Relying on our prior holdings, it is clear that the household exclusion clause in defendants' policy unambiguously excludes any liability of State Farm for a counterclaim seeking contribution from defendants for bodily injuries to a family member -- daughter Susan. We also reiterate our determination that such a counterclaim is an intangible loss not covered by the property damage provisions of the policy. See Sentry Insurance Co. v. S & L Home Heating Co. (1980), 91 Ill. App. 3d 687, 414 N.E.2d 1218.

Furthermore, defendants' contention that section 143.01 of the Insurance Code (Ill. Rev. Stat. 1985, ch. 73, par. 755.01) should be applied retroactively to prohibit enforcement of the household exclusion clause is flawed in several respects. The effective date of the legislation was July 11, 1984. Section 143.01(a) states that, "[a] provision in a policy of vehicle insurance described in Section 4 excluding coverage for bodily injury to members of the family of the insured shall not be applicable when a third party acquires a right of contribution against a member of the injured person's family." (Ill. Rev. Stat. 1985, ch. 73, par. 755.01(a).) Section 143.01(b) prohibits enforcement of household exclusion clauses in vehicle insurance policies "when any person not in the household of the insured was driving the vehicle of the insured involved in the accident which is the subject of the claim or lawsuit." (Ill. Rev. Stat. 1985, ch. 73, par. 755.01(b).) The legislature expressly made section 143.01(b) applicable to any actions filed after the effective date. However, section 143.01(a)-the provision relevant to the present case-has no similar directive concerning retroactivity.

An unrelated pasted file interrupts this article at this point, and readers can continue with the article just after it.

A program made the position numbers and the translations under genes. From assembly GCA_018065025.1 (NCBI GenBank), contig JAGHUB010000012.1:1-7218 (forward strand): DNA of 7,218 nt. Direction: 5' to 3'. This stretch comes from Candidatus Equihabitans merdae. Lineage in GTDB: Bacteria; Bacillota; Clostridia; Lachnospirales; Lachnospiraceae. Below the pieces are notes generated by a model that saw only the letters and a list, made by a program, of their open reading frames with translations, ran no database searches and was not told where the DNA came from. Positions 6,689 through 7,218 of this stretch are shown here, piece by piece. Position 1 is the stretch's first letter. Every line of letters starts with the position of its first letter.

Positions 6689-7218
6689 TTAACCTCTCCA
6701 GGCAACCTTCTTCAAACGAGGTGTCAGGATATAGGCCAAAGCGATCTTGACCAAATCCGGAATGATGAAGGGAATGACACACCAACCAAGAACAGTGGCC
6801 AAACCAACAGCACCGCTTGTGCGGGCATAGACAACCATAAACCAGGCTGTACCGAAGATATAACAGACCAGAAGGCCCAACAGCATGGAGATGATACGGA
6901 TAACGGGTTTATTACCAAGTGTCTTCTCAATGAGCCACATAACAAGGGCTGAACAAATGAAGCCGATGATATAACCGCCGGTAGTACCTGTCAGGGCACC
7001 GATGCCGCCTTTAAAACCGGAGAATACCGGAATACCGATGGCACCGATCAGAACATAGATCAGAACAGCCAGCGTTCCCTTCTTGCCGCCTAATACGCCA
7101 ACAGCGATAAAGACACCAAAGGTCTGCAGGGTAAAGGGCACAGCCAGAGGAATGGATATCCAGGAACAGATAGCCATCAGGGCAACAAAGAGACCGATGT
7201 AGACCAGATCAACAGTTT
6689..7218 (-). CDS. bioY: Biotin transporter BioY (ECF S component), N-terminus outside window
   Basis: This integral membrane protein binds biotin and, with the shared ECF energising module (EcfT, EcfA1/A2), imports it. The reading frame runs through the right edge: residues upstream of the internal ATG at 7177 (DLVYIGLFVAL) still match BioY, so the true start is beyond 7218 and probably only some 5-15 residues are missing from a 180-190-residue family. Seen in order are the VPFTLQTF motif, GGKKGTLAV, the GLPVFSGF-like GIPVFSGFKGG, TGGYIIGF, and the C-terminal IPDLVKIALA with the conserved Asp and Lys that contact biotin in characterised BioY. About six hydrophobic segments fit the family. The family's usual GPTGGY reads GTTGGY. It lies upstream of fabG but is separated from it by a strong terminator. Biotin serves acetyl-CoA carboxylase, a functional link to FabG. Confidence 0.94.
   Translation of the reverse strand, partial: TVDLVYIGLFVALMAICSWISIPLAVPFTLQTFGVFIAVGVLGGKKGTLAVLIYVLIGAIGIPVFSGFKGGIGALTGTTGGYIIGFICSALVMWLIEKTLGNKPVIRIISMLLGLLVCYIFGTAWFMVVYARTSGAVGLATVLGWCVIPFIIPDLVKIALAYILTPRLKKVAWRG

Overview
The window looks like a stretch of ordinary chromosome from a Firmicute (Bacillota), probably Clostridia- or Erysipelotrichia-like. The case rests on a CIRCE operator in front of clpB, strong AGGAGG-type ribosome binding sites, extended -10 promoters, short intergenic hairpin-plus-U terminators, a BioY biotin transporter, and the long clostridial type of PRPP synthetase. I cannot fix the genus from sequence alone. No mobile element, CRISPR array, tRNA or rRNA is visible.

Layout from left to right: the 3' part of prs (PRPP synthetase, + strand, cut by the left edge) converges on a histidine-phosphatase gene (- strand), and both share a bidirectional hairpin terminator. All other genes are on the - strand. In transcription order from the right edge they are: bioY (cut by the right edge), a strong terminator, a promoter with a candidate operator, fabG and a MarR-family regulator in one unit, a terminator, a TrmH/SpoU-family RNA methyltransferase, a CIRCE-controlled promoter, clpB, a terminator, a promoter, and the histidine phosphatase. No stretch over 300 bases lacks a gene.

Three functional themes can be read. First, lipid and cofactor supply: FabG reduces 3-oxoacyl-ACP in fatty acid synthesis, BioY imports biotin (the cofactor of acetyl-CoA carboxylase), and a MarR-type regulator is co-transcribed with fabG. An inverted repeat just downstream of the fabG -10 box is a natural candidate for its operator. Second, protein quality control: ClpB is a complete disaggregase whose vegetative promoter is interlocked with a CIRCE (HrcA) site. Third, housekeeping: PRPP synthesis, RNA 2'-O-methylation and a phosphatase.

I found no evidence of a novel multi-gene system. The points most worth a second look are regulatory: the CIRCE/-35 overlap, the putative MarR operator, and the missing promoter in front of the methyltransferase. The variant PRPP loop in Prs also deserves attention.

Additionally, it has already been determined that to retroactively apply section 143.01(a) to insurance contracts entered into before the effective date (as was the State Farm-Berger policy) would operate to impair the insurer's vested contractual right to exclude coverage for family members and would therefore be unconstitutional. (Economy Fire & Casualty Co. v. Green (1985), 139 Ill. App. 3d 147, 487 N.E.2d 100; see also Boyd v. Madison Mutual Insurance Co. (1987), 116 Ill. 2d 305, 507 N.E.2d 855 (retroactive application of statutory provision affecting insurer's vested contractual subrogation right constitutionally barred).) It is also notable that section 143.01 applies to policies of vehicle insurance while the policy in the present case is a general liability homeowner's policy. Because of our above Discussion, there is no need to address the Bergers' contention that section 143.01(a) applies to the claim in this case because of the statutory classification of "vehicle insurance." See State Farm Fire & Casualty Co. v. Holeczy (1987), 152 Ill. App. 3d 448, 504 N.E.2d 971; Country Mutual Insurance Co. v. Jacobus (C.D. Ill. 1985), 601 F. Supp. 937.

Lastly, defendants' public policy arguments based on recent changes in contribution concepts since the introduction of comparative negligence in Alvis v. Ribar (1981), 85 Ill. 2d 1, 421 N.E.2d 886, and on subsequent legislation, are well-founded. However, we would still be faced with the same constitutional problem regarding the impairment of contracts discussed above. The legislature has responded to public policy changes and limited the application of household exclusion clauses expressly to vehicle liability policies. It is beyond the scope of this court's authority to extend such a limitation to other types of policies. Accordingly, we must affirm the trial court.



Judgment affirmed.